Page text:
Should the Fed Worry About Unemployment?
Criticism of the dual mandate is often loudest from the political right, as exemplified by Mark A. Calabria, director of financial regulation at the Cato Institute. Calabria and his colleagues at the libertarian think tank maintain that there is no connection between keeping inflation low and reducing unemployment.
"The consensus among economists is that the Fed can't do anything about employment in the long run, and the debate is even whether they can do something in the short run," Calabria says.
He points to the fact that the Federal funds rate, the key benchmark interest rate in the country, has been at close to zero for two years, yet the unemployment rate has not come down significantly.
Fed's Efforts Have Kept Things From Being Worse
Karen Dynan, vice president and co-director of the economic studies program at the nonpartisan Brookings Institution in Washington, D.C., disagrees wholeheartedly with that assessment.
Dynan says that given the current economic circumstances, the Fed at the moment "can certainly do both jobs."
But Calabria says the Fed has basically stopped worrying about price stability for political reasons, and has become "obsessed" with the unemployment rate to the exclusion of other, more important, economic worries. "I don't think they care about price stability at all," he says.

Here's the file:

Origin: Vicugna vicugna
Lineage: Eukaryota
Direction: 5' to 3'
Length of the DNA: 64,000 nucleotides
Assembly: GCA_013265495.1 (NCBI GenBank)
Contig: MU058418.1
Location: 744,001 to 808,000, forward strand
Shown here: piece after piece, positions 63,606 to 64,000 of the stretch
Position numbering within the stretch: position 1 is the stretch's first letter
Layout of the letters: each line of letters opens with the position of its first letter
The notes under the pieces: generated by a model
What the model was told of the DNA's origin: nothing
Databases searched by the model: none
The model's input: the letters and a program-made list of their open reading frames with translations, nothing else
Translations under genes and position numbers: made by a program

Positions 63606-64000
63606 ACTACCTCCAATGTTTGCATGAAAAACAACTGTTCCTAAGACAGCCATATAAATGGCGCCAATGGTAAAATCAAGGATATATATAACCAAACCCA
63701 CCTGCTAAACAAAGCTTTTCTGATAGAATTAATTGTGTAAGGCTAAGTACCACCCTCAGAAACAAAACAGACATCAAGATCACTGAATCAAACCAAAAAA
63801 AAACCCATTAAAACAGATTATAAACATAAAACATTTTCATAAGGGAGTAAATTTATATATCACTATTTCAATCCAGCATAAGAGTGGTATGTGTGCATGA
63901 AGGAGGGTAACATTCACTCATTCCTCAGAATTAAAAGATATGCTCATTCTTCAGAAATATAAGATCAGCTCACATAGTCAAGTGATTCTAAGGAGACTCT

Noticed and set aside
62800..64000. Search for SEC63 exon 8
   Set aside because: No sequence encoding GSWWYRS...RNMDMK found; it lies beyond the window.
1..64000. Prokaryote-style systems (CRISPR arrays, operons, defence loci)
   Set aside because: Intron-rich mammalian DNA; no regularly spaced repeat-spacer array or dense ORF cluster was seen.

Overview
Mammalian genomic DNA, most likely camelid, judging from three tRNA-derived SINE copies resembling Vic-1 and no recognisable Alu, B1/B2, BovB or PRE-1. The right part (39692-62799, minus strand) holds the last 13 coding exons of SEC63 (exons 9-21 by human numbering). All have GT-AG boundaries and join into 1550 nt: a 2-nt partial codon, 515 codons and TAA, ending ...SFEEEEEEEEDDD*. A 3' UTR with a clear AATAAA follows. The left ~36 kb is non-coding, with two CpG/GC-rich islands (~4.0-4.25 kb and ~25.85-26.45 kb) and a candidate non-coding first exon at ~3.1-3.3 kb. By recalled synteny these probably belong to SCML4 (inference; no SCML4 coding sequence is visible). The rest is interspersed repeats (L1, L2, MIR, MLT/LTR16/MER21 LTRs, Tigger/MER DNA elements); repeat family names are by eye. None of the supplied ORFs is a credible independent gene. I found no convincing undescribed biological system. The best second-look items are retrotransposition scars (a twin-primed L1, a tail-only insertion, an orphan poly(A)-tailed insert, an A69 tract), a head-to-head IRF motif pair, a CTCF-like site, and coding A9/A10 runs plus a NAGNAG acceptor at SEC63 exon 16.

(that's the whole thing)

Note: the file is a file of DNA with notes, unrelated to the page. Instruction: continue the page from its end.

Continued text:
Of course, the Fed might not be focusing on prices now because they aren't a pressing issue: The U.S. inflation rate reported this week, 1.2%, is the lowest since records began being kept.
Calabria, though, says the core consumer price index used by the Fed to measure prices doesn't capture all the inflation in the economy, and that inflation expectations have been edging up while the Fed is focused on bringing down unemployment through its program of buying government bonds, a process of loosing the money supply known as quantitative easing.
Which 'Mistake' Is Bigger?
Dynan says that it would be a mistake to believe the Fed has magical powers to turn the economy around, but that its policies can help lessen the pain of unemployment when you have millions out of work. "I don't think the two goals are inconsistent much of the time," she says.
The real issue will come when the results of quantitative easing program start to overheat the economy. Will the Fed raise interest rates even if there is still high unemployment? Dynan believes they will.
Calabria, by contrast, says it's a mistake to give central bank officials so much discretion to choose which policy they favor. Instead, he would like to see clear rules drawn up about when the Fed should focus on containing prices.
He notes that other central banks, including the European Central Bank, have only one policy objective: price stability.
"I think the ECB has a better track record than the Fed on price stability," he says.
However, inflation in the U.S. at the moment is running well below the 1.9% rate being experienced by the EU. Dynan says that's why the Fed should be more worried about deflation, the spiraling down of prices that reduces consumer demand and wages, and leads rapidly to recession. Deflationary spirals are exceptionally difficult to end with government policy measures.